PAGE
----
BOSTON - A Brockton man was convicted today in U.S. District Court of making false statements, visa fraud, perjury and obstruction of administrative proceedings.
United States Attorney Michael J. Sullivan, Bruce M. Foucart, Special Agent in Charge of Immigration and Customs Enforcement's (ICE) Office of Investigations in Boston, James P. Ennis, Special Agent in Charge of the U.S. Department of State - Diplomatic Security Service and Warren T. Bamford, Special Agent in Charge of the Federal Bureau of Investigation - Boston Field Division, announced today that Carlos de Graca Lopes, age 46, of Cape Verde, pled guilty before U.S. District Chief Judge Mark L. Wolf to seven counts of visa fraud, one count of false statements, four counts of perjury, and one count of obstruction of administrative proceedings.
At today's plea hearing, the prosecutor told the Court that had the case proceeded to trial the Government's evidence would have proven that Lopes was accused by Cape Verdean authorities of allegedly committing torture and other criminal violations while he was the warden of the largest prison in Cape Verde. Shortly after he appeared before a Cape Verdean court where he had been ordered not to leave the country, in June 2006, Lopes applied for and obtained a non-immigrant visa to enter the United States. In order to obtain the visa, Lopes misrepresented his marital status, that he had no children in the United States, the purpose for his trip, that he had not been previously arrested, and that his trip would not be unlawful. Lopes restated some of these misrepresentations to the State Department's consular officer during a visa interview.
After Lopes arrived in the United States, he took a job in Brockton, was discovered and put into Immigration Removal proceedings before the Immigration Court. During that process, in May 2007, Lopes applied to remain in the United States and filed a form I-589, in which he once again misrepresented his marital status and denied that he had been accused of a crime in another country. In support of that application, Lopes testified falsely before an immigration judge, under oath, that he was married, had not been accused of crime, had never been arrested, and had not been ordered to leave Cape Verde. All of these misrepresentations by Lopes were material to the administrative proceedings in which they were offered. Lopes obstructed those proceedings as a result of his misrepresentations to the Immigration court.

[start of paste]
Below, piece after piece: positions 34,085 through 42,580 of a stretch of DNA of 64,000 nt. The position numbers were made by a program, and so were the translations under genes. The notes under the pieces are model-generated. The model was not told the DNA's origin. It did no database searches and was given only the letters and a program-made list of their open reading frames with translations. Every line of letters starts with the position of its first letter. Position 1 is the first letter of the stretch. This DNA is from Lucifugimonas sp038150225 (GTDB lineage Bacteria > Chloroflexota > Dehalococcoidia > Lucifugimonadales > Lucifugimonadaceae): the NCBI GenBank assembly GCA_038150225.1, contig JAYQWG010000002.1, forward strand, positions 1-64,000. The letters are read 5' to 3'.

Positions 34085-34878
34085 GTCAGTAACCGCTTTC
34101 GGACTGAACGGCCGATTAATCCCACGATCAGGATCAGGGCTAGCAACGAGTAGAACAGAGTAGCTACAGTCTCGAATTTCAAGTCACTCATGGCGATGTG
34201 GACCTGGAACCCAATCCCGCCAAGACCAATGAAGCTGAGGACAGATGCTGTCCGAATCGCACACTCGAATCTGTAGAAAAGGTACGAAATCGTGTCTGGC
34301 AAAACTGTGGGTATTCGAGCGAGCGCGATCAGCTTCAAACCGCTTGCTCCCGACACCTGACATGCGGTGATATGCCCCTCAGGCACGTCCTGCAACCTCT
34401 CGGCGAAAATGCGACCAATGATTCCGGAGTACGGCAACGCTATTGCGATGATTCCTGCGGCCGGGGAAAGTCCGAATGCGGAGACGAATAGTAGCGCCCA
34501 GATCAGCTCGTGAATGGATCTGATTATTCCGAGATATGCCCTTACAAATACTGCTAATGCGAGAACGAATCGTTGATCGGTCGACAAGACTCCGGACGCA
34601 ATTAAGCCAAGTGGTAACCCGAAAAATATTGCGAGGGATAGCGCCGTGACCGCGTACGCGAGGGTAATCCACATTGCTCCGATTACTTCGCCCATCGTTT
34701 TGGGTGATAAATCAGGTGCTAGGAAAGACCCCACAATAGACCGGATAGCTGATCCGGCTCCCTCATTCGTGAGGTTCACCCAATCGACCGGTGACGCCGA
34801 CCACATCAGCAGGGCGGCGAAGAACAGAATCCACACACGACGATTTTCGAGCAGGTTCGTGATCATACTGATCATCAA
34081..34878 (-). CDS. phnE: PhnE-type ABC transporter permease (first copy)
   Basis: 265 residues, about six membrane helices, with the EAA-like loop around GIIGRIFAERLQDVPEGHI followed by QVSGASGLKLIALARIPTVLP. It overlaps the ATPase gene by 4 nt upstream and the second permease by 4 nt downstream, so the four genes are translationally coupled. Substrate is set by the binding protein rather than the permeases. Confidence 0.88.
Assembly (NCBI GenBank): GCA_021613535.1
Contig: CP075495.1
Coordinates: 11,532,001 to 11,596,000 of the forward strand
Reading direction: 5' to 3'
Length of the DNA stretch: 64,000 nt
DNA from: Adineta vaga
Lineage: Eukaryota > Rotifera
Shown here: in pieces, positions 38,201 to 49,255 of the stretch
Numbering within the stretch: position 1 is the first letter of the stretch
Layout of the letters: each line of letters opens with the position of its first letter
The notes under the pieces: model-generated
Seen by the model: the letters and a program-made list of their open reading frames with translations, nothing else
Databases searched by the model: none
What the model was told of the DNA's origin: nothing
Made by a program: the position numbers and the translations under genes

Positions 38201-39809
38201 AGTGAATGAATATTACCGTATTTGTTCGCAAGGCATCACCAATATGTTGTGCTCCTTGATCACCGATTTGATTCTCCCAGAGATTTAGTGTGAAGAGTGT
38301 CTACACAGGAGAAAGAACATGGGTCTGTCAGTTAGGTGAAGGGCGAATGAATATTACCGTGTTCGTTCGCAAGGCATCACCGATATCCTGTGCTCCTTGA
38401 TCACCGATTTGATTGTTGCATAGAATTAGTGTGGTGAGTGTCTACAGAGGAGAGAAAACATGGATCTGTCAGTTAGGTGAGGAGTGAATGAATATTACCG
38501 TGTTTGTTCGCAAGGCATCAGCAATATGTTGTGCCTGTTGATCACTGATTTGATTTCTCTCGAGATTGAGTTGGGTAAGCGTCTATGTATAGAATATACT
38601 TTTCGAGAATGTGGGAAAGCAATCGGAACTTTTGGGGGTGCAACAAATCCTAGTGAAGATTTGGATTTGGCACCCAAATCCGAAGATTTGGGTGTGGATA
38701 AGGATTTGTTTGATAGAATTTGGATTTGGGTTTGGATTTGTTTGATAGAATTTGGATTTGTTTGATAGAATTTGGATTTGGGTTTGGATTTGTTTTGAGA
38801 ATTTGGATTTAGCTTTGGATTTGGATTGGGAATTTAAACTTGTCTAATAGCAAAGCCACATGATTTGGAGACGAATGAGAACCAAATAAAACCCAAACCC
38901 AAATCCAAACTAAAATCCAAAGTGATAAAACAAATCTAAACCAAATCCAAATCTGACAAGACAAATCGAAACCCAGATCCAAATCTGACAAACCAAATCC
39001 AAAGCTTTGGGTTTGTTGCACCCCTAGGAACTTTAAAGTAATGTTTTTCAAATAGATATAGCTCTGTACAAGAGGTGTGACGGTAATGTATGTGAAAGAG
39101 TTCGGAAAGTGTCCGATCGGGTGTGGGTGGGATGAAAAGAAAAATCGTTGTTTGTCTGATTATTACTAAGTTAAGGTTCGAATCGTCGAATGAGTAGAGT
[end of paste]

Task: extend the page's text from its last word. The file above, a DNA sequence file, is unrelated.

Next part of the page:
"As evidenced by today's conviction, we will continue to aggressively pursue anyone who lies to gain safe harbor in the United States, thus undermining the integrity of our immigration policies," said United States Attorney Michael J. Sullivan.
Chief Judge Wolf scheduled sentencing for December 11, 2008. Lopes faces up to ten years imprisonment, to be followed by three years of supervised release, and a $ 250,000 fine for each of counts one through five, seven and eight, and up to five years imprisonment, to be followed by three years of supervised release and a $250,000 fine for each of counts six, nine through twelve and fourteen.
The case was investigated by Immigration and Customs Enforcement, the Bureau of Diplomatic Security, U.S. Department of State and the Federal Bureau of Investigation, with assistance from the Brockton Police Department and the New Bedford Police Department. It is being prosecuted by Assistant U.S. Attorney Aloke Chakravarty of Sullivan's Anti-Terrorism and National Security Unit.